Top Artists – Tower of Power

Little Feat – A MoFi Pseudo-Hot Stamper

Little Feat Albums with Hot Stampers

Little Feat Albums We’ve Reviewed

Sonic Grade: C

Ten or fifteen years ago we did a listing for this Mobile Fidelity pressing as a Pseudo-Hot Stamper. Here is what we wrote at the time:

This is actually a pretty good sounding record, all things considered. We put this one through our cleaning process and gave it a listen. Although our Hot Stamper copies do sound better, they’re also quite a bit more expensive. This copy had the best sound we heard out of the three or four we played, which makes it a Hot Stamper I suppose, but we are instead just calling it a Very Good Sounding Copy.

Waiting for Columbus is one of the greatest live rock and roll albums ever made, containing performances by one of the greatest rock and roll bands to ever play. If you only buy one Little Feat album in your lifetime, make it this one.

We spent years trying to get shootouts together for this album, but kept running into the fact that in a head to head shootout the right MoFi pressing — sloppy bass and all — was hard to beat.

This is no longer the case, courtesy of that same old laundry list you have no doubt seen on the site countless times: better equipment, tweaks, record cleaning, room treatments, etcetera, etcetera. Now the shortcomings of the MoFi are clear for all to see, and the strengths of the best non-half-speed mastered pressings are too, which simply means that playing the MoFi now would be an excruciating experience. All I can hear is what it does wrong. I was so much happier with it when I didn’t know better.

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Tower of Power – Back To Oakland

More Tower of Power

More Soul, Blues, and R&B

  • With solid Double Plus (A++) sound or BETTER from start to finish, this copy was doing just about everything right
  • Our Hot Stamper pressings are rich, warm and dynamic, with plenty of Analog Tubey Magic
  • We guarantee there is dramatically more richness, presence and energy on this copy than anything else around, and that’s especially true for whatever godawful Heavy Vinyl pressing is currently being foisted on an unsuspecting record buying public
  • 4 1/2 stars: “Back to Oakland had tougher, funkier and better-produced cuts, stronger vocals from Lenny Williams, and included an excellent ballad in ‘Time Will Tell,’ and a rousing tempo in ‘Don’t Change Horses (In the Middle of a Stream).'”

We love this funky music and have long been delighted with how wonderful the best pressings can sound. This may be Tower of Power’s best; certainly it’s one of their most consistent and well-recorded.

When you hear it on a Hot Stamper like this, there is little in the recording to criticize. The brass is textured with just the right amount of bite (but not to the point of sounding gritty). In addition, the soundstage is wide and three-dimensional, with the kind of transparency that allows you to hear into the music all the way to the back wall of the studio (assuming your system resolves that kind of information).

The most obvious effect is that all the horns are separated out from one another, not all smeared together, with plenty of space around the drums, guitars and vocals as well. The sound is freely flowing from the speakers, not stuck inside them.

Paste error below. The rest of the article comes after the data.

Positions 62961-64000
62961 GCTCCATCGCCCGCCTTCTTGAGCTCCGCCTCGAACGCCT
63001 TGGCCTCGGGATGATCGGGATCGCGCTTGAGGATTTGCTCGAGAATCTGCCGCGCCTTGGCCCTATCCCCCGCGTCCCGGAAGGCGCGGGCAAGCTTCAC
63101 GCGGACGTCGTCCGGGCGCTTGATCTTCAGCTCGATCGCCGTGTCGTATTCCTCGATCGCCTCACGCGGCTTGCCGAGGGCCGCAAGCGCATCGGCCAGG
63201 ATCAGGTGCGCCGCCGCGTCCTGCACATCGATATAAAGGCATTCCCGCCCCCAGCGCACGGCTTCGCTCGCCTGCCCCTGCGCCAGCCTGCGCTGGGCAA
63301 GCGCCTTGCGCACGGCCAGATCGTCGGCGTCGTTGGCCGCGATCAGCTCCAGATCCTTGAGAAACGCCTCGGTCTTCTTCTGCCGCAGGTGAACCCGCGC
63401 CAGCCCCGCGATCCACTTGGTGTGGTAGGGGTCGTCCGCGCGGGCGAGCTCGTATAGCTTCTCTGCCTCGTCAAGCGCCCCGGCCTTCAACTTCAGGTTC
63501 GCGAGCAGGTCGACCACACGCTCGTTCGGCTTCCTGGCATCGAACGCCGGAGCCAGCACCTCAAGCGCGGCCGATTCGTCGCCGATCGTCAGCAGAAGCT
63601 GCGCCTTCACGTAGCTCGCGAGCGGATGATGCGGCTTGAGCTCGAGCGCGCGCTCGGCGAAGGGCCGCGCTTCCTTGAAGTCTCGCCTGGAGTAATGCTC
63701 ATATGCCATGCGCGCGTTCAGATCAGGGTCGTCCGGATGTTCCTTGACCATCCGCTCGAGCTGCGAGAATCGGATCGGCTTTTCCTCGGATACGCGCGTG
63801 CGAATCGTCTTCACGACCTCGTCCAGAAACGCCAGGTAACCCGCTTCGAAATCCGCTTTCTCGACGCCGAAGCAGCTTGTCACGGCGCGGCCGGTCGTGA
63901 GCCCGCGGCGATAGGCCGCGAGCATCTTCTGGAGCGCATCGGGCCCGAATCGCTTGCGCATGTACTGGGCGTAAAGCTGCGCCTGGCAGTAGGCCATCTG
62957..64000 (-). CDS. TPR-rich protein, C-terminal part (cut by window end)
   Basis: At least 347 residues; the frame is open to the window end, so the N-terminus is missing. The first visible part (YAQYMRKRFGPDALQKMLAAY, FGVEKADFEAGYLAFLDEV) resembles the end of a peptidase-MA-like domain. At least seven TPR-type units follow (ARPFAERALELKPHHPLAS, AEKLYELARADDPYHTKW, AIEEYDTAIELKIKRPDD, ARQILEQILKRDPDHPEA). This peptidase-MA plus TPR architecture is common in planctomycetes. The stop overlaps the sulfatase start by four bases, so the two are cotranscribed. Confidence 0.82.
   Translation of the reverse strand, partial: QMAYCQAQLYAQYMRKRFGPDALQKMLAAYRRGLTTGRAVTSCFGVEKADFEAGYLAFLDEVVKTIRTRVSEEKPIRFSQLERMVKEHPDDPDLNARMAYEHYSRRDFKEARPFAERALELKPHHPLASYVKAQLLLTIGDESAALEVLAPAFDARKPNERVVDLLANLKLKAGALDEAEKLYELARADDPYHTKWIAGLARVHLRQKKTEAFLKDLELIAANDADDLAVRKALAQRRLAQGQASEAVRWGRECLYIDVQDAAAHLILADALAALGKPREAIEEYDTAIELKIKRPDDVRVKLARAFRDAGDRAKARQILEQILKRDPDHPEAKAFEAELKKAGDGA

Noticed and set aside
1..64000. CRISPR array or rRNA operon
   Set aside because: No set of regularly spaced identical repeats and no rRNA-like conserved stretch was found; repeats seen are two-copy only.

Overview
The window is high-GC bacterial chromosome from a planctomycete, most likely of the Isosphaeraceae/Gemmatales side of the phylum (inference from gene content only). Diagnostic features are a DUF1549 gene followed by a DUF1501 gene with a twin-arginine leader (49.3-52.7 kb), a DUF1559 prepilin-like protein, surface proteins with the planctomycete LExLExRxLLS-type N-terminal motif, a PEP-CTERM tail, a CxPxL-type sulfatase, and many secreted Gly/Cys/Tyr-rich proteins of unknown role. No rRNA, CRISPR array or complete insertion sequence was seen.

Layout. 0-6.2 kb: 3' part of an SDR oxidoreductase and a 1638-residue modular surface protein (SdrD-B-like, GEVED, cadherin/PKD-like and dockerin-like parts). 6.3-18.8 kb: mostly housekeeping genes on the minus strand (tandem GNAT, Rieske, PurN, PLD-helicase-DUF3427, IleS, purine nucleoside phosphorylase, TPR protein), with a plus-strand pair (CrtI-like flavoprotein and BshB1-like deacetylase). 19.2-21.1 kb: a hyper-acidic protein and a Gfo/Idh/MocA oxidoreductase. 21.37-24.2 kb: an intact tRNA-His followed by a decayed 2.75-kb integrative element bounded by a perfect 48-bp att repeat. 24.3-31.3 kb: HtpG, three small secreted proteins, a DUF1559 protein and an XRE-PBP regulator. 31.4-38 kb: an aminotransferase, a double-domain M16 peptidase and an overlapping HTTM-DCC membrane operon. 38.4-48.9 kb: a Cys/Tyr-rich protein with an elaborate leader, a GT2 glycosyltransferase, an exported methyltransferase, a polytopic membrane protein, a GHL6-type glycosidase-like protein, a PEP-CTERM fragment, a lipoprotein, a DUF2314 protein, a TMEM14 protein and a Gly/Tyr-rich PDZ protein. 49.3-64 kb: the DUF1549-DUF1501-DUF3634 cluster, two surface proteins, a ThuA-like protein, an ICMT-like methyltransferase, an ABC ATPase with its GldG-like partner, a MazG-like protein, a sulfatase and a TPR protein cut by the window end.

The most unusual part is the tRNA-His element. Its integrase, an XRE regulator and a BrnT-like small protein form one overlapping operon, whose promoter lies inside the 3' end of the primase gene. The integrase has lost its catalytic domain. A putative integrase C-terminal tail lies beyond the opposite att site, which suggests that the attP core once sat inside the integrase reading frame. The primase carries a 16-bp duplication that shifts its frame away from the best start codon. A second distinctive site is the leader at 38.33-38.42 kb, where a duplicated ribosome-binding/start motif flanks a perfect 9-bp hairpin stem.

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Little Feat – Hoy-Hoy

More Roots Rock LPs

A Well Recorded Album that Should Be More Popular with Audiophiles

  • All four sides earned Double Plus (A++) grades for sound – exceptionally quiet vinyl too
  • Our pick for the best sounding Little Feat album – it’s a monster, and a Must Own for any fan of the band
  • “Filled with live performances, obscurities, album tracks, and a new song apiece from Bill Payne and Paul Barrere, Hoy Hoy is a bit scattered, a bit incoherent, a little bewildering, and wholly delightful — a perfect summation of a group filled with quirks, character, and funk, traits which were as much a blessing as they were a curse.”

This is one of the all time TOP Little Feat albums and a longtime personal favorite, but it takes a pressing like this to bring it to life.

As we said last time around, there is not a rock album on the The Absolute Sound’s Super Disc List that can hold a candle to the real Rock and Roll Power of a pressing such as this. It’s really not fair to judge the Harry’s List by records like this, which have never been the man’s forte. We, on the other hand, know these kinds of records about as well as anyone, and to prove it we would love to send you this copy. The AMAZING sound is guaranteed to blow your mind.

What a Recording!

The recording quality of many of these songs is OUT OF THIS WORLD, as good as any rock record I can think of. Although Waiting For Columbus is arguably the best sounding live rock ‘n roll album ever made, some of the tracks on this album are every bit as good or BETTER. (And the promo EP is practically in a league of its own for sound!)

This is some of the best High-Production-Value rock music of the ’70s. The amount of effort that went into the recording of many of these tracks is comparable to that expended by the engineers and producers of bands like Supertramp, The Who, Jethro Tull, Ambrosia, Pink Floyd and far too many of our favorites to list. It seems that no effort or cost was spared in making the home listening experience as compelling as the recording technology of the day permitted.

The sides that had sound that jumped out of the speakers, with driving rhythmic energy, worked the best for us. They really brought this complex music to life and allowed us to enjoy the hell out of it. This is yet another definition of a Hot Stamper — it’s the copy where the music works as music. (more…)